Céad Mile Fáilte — Yes, welcome!

Although I’m a second (third?) generation Canadian, on St. Patrick’s Day I always enjoy taking advantage of my vaguely Irish roots. I haven’t been spending much time here on the blog, so no “new” post today, but if you’d like to catch up on some of my earlier Irish-hued entries, you could click back into the archives:

2009 and again in 2014 – A Green Moment in Time

2010 – Spreading the Green Around

2011 – The Luck o’ the Irish and Other Blessings

2012 – An Irish Recipe and a Blessing

2013 – Going Green?

I apparently missed posting anything last year, but there’s enough now to keep you reading for a while, if you’re so inclined. And if you needed a little Irish song (with men in kilts, no less) to set the mood, you might like this…

Go n-éiri an bóthar leat

~  ~  ~

 

A Green Moment in Time (Again)

“Way back in the olden days…” well, back in 2009, anyway, I admitted to being Irish and I shared a bit of the Irish legend and the shenanigans our family occasionally pursues to celebrate St. Patrick’s Day. The latter involve things like green-tinted milk and green cream cheese and cucumber sandwiches in school lunch boxes, green oatmeal porridge in the morning and perhaps even green mashed potatoes with green beans at dinner time. I’ve about outgrown that silliness, although on second thought, I made green cupcakes last year.

In honour of the day, I’ve brought back that blog post. I hope you enjoy it. No writing application today, just a Happy St. Patrick’s Day wish for everyone.

~

‘Tis St. Patrick’s Day and I admit to wearing green. I could just as appropriately have chosen blue, mind you, as blue was the colour associated with Ireland until the mid-1700s. And non-Catholics might well choose orange. So why does green appear everywhere today?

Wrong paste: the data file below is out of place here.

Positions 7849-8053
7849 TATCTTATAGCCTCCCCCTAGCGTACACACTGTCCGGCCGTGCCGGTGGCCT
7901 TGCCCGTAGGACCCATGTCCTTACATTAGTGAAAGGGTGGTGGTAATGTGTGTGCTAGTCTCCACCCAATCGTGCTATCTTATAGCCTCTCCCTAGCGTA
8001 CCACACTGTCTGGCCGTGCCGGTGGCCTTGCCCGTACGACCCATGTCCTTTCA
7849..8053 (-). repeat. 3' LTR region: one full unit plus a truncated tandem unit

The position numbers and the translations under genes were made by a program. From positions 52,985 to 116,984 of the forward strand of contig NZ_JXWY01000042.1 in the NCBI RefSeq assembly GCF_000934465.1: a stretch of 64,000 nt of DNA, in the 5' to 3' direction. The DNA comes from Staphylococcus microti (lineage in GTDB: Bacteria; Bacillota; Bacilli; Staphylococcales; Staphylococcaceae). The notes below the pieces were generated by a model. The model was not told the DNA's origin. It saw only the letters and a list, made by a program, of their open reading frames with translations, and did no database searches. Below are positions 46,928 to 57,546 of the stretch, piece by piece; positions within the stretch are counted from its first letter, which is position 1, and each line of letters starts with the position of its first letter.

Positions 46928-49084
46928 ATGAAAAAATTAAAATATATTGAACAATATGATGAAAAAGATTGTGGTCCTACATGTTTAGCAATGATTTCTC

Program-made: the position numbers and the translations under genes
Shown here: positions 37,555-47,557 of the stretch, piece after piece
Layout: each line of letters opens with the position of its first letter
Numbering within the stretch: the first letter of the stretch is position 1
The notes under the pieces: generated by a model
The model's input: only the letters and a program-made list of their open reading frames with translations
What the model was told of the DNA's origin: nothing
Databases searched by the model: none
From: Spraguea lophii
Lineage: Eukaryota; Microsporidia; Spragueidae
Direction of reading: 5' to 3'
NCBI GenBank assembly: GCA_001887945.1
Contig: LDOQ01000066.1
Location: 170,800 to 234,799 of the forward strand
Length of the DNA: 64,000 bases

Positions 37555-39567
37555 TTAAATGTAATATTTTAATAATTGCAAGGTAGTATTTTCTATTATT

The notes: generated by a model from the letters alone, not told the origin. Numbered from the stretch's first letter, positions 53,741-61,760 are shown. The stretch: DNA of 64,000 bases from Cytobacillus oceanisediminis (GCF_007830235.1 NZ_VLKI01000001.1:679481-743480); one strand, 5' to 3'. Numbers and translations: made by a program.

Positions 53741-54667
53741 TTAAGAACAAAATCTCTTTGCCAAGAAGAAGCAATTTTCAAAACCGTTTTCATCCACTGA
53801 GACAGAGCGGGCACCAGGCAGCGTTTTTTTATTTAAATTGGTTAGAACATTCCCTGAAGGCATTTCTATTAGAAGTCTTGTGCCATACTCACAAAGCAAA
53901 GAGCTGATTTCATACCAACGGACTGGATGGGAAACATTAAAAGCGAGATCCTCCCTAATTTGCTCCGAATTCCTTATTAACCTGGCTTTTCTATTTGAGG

Legend has it that St. Patrick chose a shamrock to help explain the concept of the Trinity to the pre-Christian Irish people. As the habit of tucking a shamrock into one’s hatband became a common sign of either Irish nationalism or loyalty to the Roman Catholic faith, references to “the wearin’ o’ the green” began popping up. Trust the rest of the world to go overboard with turning all things green on March 17th. Even  the Chicago River is green today.

We do get carried away, in both sacred and secular circles, as we celebrate the feast day of St. Patrick. But it’s a wonderful excuse to share a bit o’ Blarney with friends. However I draw the line at hoisting a pint of green beer or stout. Just thinking about it makes me feel a little green around the gills!

Go n-eírí an bóthar leat.

(May the road rise with you.)

~  ~  ~


The Luck o’ the Irish, and other blessings

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As secular as Irish shenanigans may seem, there are some tenuous sacred roots to St. Patrick’s Day celebrations. For instance, it’s said the Shamrock was used by St. Patrick to illustrate the principle of the Trinity to people he converted.

While the Shamrock is associated with all things Irish, it’s actually a native of South Africa. Officially its name is Oxalis Regnelli; it grows from a bulb and produces small white flowers. History suggests the Irish people were anything but lucky so where the connotation of Irish luck originated is unclear, unless it has something to do with finding the occasional four-lobed plant among the Shamrock’s usual three.